One is simple media sensationalism. Precisely because lynchings have become so rare (though some groups go through amazing statistical gymnastics to pretend otherwise), they make big news. In short: Lynchings sell. Don’t have a real one? Then the mere suspicion of one will do nicely.
But it also fits the media mythology of a nation crawling with Ku Klux Klan members. Lest we forget, for half of 1996 the entire media blared about what the New York Times labeled an "Epidemic of Terror," the alleged systematic burning of Southern black churches. (See my article, "A Church Arson Epidemic? It’s Smoke and Mirrors," Wall Street Journal, July 8, 1996.)
Then, as now, it didn’t just turn out the evidence was false; there never was real evidence to begin with. There were merely isolated incidents converted into a bizarre connect-the-dots game, plus lots of fire-stoking by individuals, activist groups, and politicians. Jesse Jackson called it a "a kind of anti-black mania, a kind of white riot," while President Clinton compared the arsons to the ethnically-motivated murders of hundreds of thousands in Rwanda.
Fifteen years earlier, during a long string of child and youth murders in Atlanta, Jackson declared: "It’s open season on black people," the result of a "cultural conspiracy."
Malcolm X’s sister, Ella Collins, said the murders were the "work of white scientists" who were "performing experiments to discover what made the black man so superior he was able to withstand the abuses of 400 years."
Ultimately one person, Wayne Williams, was convicted for murdering two of the victims and linked to the killing of 29 others. Williams is black. Yet as this article appears, Showtime is running its movie Who’s Killing Atlanta’s Children, barely mentioning Williams but rather implicating, yes, a KKK-led conspiracy.
They may want you, but
nobody wants them.
Bigot-spotting is big business in this country. Without it, people like Jesse Jackson would be as well known as Herbert Hoover’s vice president. It brings fame to individuals, contributions to groups, and votes to politicians.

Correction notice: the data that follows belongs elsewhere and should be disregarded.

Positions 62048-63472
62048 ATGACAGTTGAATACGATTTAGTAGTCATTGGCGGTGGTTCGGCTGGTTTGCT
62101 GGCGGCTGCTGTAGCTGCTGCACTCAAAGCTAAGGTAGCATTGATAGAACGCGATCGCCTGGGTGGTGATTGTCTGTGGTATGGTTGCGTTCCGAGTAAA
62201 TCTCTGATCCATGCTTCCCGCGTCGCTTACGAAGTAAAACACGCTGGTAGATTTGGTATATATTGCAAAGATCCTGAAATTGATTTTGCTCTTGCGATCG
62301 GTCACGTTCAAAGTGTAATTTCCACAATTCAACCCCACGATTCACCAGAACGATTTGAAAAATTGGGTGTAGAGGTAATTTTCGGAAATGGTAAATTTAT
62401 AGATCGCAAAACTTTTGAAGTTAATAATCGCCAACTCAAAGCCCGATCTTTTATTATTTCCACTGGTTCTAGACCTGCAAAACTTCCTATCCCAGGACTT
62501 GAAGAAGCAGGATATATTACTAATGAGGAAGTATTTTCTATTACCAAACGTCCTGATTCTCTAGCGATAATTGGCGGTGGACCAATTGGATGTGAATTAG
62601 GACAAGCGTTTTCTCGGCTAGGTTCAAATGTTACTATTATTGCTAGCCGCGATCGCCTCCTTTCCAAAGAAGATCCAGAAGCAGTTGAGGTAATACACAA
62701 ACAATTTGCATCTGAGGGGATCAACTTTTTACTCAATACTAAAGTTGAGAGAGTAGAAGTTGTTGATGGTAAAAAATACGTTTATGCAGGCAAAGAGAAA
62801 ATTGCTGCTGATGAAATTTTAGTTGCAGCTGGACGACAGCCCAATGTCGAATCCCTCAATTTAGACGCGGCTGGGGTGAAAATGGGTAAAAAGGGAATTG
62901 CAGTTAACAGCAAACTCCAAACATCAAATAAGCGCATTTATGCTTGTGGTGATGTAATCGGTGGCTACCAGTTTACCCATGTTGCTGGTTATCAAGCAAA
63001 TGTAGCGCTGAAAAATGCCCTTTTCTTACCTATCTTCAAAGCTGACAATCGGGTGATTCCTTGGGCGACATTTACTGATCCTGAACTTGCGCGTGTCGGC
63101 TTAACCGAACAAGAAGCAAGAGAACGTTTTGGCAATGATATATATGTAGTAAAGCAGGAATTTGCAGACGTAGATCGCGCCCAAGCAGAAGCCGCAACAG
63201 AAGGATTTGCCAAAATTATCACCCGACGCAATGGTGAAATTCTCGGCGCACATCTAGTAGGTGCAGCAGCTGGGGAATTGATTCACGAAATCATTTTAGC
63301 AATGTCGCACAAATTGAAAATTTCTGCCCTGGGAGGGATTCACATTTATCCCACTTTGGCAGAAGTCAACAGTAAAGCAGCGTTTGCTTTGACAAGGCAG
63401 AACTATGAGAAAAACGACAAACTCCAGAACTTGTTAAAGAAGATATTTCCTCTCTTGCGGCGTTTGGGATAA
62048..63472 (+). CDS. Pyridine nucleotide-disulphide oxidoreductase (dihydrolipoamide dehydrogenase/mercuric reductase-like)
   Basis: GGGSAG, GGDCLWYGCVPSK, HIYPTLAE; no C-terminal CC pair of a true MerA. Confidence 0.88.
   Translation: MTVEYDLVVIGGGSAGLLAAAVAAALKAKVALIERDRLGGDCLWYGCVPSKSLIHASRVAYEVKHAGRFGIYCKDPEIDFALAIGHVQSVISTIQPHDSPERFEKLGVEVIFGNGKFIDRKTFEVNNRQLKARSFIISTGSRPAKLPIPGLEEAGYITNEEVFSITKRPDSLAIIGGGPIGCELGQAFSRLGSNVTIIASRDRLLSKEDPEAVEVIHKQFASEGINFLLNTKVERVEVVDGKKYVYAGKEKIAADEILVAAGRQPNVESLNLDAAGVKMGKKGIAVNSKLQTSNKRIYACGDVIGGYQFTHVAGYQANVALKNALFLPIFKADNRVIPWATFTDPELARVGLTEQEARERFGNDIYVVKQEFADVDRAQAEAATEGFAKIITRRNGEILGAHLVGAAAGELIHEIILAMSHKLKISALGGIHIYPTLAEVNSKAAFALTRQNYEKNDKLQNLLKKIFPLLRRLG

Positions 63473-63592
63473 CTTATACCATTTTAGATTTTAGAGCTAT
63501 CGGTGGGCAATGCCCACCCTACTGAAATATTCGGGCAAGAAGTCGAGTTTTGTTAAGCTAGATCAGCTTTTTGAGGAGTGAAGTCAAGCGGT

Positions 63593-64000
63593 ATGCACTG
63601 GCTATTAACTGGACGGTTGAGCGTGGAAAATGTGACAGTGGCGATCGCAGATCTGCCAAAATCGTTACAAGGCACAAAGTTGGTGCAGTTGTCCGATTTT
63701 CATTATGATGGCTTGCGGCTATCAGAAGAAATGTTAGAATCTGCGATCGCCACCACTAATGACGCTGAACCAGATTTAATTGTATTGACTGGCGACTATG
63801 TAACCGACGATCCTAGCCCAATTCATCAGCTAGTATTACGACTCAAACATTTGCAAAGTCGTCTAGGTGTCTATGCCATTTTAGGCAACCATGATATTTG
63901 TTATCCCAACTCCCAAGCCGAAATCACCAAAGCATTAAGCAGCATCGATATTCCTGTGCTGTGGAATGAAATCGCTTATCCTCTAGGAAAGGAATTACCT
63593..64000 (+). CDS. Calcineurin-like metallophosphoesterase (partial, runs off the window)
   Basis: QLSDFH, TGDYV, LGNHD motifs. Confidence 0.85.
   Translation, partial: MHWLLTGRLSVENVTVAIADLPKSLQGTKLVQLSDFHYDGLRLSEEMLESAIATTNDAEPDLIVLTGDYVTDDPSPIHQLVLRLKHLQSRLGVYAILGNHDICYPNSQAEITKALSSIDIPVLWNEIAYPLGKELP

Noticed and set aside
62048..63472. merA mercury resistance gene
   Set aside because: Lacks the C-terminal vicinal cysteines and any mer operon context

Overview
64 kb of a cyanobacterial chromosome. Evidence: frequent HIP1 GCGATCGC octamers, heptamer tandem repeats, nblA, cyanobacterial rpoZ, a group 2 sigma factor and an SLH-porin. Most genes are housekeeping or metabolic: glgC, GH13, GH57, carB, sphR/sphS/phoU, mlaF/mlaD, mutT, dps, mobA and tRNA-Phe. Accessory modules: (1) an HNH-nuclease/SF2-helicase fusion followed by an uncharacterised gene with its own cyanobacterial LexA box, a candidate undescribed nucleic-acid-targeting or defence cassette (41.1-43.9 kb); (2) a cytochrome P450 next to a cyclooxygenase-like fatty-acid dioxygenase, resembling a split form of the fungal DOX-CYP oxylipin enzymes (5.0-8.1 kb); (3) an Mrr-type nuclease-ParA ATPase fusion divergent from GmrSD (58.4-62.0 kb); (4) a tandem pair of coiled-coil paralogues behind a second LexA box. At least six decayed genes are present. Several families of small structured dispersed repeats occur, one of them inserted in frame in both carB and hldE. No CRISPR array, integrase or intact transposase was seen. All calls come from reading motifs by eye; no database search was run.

As Senator Joseph McCarthy needed Communists in the State Department, Jackson needs to keep finding a bigot behind every bush and under every bed.
None of which is to say that racism isn’t both real and a problem. But leveling charges at the least instigation merely trivializes it and causes needless fear and antagonism.
Meanwhile, accusations of racism continue to be a one-way street.
On April 19, eight-year-old Kevin Shifflett of Alexandria, Virginia, was murdered in broad daylight by a black man. At least one witness says he told police the killer shouted something about hating white people as he slashed the child’s throat. Investigators, however, have refused to release this information. We do know the prime suspect left a note in his hotel room declaring "Kill them raceess whiate kidd’s anyway (sic)."
There has been little non-local news coverage of the Shifflett murder, and — needless to say — no public hand-wringing, no moralizing, and no blaming of anybody other than the killer himself. Alexandria police actually asked the FBI to keep out.
While the Washington Times reported, "Some law enforcement officers in the area agreed that withholding the racial information may have hurt the investigation," a city-council member justified the action. "What they did was proper," she said, "We already live in a racially charged world." Indeed.
Jesse Jackson has not yet commented.
What happened to young Raynard Johnson should have been left a personal tragedy; instead it became an international incident. The disgrace isn’t that America is still a land of bigots, but that so many in power positions continue, without evidence, to insist it is.